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Serious Games
Janek Simon, the winner of the Prize for Young Polish Art



In his technical constructions, he combines subversive humor with institutional criticism and political commentary. Janek Simon's unique work convinced the international jury of the Prize for Young Polish Art. This October, they awarded the artist the 10,000 Euro prize, which was called to life in 2003 by Deutsche Bank in cooperation with the Zacheta National Gallery in Warsaw.




Janek Simon, der Gewinner der Preises für junge polnische Kunst


War on a prayer rug: for his interactive installation Carpet Invaders (2002), Janek Simon projects a 19th-century Caucasian carpet onto the floor. Like in a computer game, its ornaments kick into motion to attack a given target. Using a joystick, the viewer can enter the action and shoot down enemy objects. When he's destroyed them all, he can enter a higher level where the speed of the attacks is stepped up. In this early work, this year's winner of the Prize for Young Polish Art quotes the legendary computer game Space Invaders, which fascinated millions throughout the late '70s far beyond its country of origin, Japan. Simon's work merged the minimalist graphics of the game classic with the archaic pattern of a carpet that formerly served as a rug for praying to Allah. By transforming it into a war site, Simon also plays off the tense relationship between the West and Islam.



Janek Simon, Carpet Invaders, 2002

Early on, computer games were an important point of reference for the artist, who was born in 1971 in Cracow. The video projection Departure // Take-off (2003) shows a panorama of his native city shook by powerful explosions. Like rockets, one church tower after another takes off and disappears into the sky. What's left is the silhouette of Poland's intellectual capital robbed of its most important landmarks. In Total Chess (2004), chess figures fly up into the air. The "most peaceful sport in the world" suddenly turns out to be a war game. In galleries, Simon let a toy Mercedes drive around or sculptures filled with paint explode, the splatters of which created dynamic Action Paintings on the white walls. Works like these cemented his reputation for making "boy's art." "The stuff I did in the beginning was in fact very much like that," said Simon after winning the prize. "Actually, I think 'child's play' is a very good metaphor for making art. It's creative, a bit destructive, playful, but it's also a cognitive activity. I think I've moved further over the past two years, I've grown up and my work has become a lot darker. It might still be like child’s play, now but I’m playing with more serious toys."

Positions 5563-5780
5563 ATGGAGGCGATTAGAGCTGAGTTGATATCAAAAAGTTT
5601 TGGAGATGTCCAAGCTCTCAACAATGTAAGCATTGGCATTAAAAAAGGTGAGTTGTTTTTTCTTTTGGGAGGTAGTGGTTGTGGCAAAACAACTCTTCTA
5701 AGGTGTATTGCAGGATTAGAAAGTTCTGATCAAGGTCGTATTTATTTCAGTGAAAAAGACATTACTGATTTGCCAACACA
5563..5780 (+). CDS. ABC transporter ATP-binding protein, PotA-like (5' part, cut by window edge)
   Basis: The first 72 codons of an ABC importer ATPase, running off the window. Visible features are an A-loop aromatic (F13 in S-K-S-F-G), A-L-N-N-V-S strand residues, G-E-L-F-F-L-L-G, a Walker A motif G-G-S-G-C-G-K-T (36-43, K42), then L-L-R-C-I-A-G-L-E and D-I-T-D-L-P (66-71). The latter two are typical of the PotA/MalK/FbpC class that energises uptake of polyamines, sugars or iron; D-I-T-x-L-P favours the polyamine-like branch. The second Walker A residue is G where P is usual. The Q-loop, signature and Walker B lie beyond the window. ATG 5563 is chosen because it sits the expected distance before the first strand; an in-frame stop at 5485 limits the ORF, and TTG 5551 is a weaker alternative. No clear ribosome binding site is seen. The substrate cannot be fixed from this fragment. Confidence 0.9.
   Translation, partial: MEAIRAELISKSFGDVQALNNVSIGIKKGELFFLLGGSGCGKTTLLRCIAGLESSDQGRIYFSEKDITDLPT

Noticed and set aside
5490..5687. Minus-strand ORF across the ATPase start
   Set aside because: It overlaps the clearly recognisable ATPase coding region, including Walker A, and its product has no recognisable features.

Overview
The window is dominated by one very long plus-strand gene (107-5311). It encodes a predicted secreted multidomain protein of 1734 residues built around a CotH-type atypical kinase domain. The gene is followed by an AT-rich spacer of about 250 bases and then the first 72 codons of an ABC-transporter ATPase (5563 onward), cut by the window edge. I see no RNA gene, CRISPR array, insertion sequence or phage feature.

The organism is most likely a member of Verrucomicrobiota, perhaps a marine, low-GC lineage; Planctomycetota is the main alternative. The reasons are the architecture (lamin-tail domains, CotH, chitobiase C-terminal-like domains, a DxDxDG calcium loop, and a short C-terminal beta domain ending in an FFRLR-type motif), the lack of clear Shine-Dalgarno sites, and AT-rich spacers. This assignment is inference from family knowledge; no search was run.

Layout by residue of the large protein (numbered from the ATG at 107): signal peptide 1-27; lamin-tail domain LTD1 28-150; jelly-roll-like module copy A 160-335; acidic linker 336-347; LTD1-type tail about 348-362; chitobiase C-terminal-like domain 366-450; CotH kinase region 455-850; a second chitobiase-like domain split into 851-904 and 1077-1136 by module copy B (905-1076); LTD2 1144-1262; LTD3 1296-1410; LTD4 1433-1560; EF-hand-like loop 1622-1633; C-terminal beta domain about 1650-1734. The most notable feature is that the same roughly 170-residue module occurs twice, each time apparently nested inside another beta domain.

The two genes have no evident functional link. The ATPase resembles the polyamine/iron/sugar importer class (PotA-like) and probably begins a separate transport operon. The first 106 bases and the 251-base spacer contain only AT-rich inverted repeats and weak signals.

Janek Simon, Chleb krakowski/ Cracow Bread, 2006 und
Robot miksujacy Jedynke z Dwójka/
Robot VJ Mixing TV Progmam One and Two, 2007,
Installationsansicht, Zacheta Nationalgalerie, Foto S. Madejski

An important aspect of his work is its do-it-yourself character. Simon always builds his installations and objects himself. "I think it's very important how a work of art is produced—it molds the piece. The work would look very different if I formulated the concept and left the realization up to someone else. It would be a different piece entirely." In Views, the show of the candidates for the Prize for Young Polish Art, Simon installed insect-like beings that crawled through the exhibition rooms of the Zacheta National Gallery in Warsaw—simple loaves of bread that he'd mounted black metal legs beneath. Like tremendous beetles, they converged towards a table on which Simon had arranged two old televisions, various antennae, video recorders, and sound mixers. Robot VJ Mixing One and Two (2007) mixes the programs of two television stations into a strangely squint image of TV reality. The overall installation comes across like a cult site that magically attracts Simon's absurd low-tech creatures. Like Carpet Invaders, the work refers to the—by now completely obsolete—technology of the '80s, which for the Poland of his youth seemed as desirable as it was unattainable. One could also interpret the installation as a critical commentary on the manipulation of the public through conformist television images.



Janek Simon, Chleb krakowski/ Cracow Bread, 2006 und
Robot miksujacy Jedynke z Dwójka/
Robot VJ Mixing TV Progmam One and Two, 2007,
Installationsansicht, Zacheta Nationalgalerie, Foto S. Madejski

Simon's DIY method also, of course, harbors certain risks. For him, potential errors are part of the concept. Thus, he dedicated his one-man show Gradient at the Cracow Galeria Bunkier Sztuki this year to the theme of failure. On a variety of different levels—from personal experience to the breakdown of political systems. "There is something very beautiful in failure. Fitzcarraldo, for instance, is my favorite movie. There's also a kind of purity in failed ideas. They remain unrealized, they never have the opportunity to become corrupted. All successful revolutions have been corrupted. The revolutions that have been beautiful in some way are those that have failed, that had a short period of enthusiasm and ecstasy, but not enough time to become corrupt. Somehow I feel drawn towards failure."



Janek, Simon, Fire at the Fire Brigade Headquarters,
Centrum Sztuki Wspólczesnej Zamek Ujazdowki, Warschau, 2006

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